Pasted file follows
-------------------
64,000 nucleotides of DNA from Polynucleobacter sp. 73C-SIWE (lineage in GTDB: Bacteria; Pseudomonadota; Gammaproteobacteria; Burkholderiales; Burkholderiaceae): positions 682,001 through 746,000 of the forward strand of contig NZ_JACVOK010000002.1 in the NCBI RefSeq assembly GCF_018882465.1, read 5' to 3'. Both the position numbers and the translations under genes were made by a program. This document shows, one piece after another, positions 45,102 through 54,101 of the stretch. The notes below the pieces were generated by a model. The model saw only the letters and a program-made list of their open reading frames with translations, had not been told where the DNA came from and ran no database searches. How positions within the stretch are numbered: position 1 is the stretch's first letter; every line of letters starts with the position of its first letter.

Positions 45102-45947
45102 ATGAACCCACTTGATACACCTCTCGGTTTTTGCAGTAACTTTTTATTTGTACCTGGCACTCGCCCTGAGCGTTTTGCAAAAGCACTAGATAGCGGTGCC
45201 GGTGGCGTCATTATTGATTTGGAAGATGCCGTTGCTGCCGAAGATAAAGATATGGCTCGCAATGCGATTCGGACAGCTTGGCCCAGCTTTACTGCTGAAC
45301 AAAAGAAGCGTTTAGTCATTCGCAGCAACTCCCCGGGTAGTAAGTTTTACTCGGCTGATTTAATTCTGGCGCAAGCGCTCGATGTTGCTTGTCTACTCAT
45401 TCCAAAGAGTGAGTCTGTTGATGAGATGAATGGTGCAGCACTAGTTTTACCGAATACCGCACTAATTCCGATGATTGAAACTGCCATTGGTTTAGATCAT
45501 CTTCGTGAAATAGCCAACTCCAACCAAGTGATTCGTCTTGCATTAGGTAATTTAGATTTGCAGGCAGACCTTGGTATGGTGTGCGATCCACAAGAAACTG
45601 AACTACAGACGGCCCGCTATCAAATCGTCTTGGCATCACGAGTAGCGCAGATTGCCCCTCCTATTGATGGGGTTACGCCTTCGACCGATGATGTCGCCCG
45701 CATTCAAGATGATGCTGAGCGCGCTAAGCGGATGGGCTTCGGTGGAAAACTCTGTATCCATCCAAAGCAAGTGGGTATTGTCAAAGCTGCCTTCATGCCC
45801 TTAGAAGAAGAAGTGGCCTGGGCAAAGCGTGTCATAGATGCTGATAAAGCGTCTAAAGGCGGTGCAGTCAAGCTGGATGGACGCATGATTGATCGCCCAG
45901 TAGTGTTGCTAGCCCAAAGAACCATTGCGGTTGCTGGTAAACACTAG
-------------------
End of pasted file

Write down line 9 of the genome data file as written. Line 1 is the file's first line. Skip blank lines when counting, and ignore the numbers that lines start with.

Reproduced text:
45701 CATTCAAGATGATGCTGAGCGCGCTAAGCGGATGGGCTTCGGTGGAAAACTCTGTATCCATCCAAAGCAAGTGGGTATTGTCAAAGCTGCCTTCATGCCC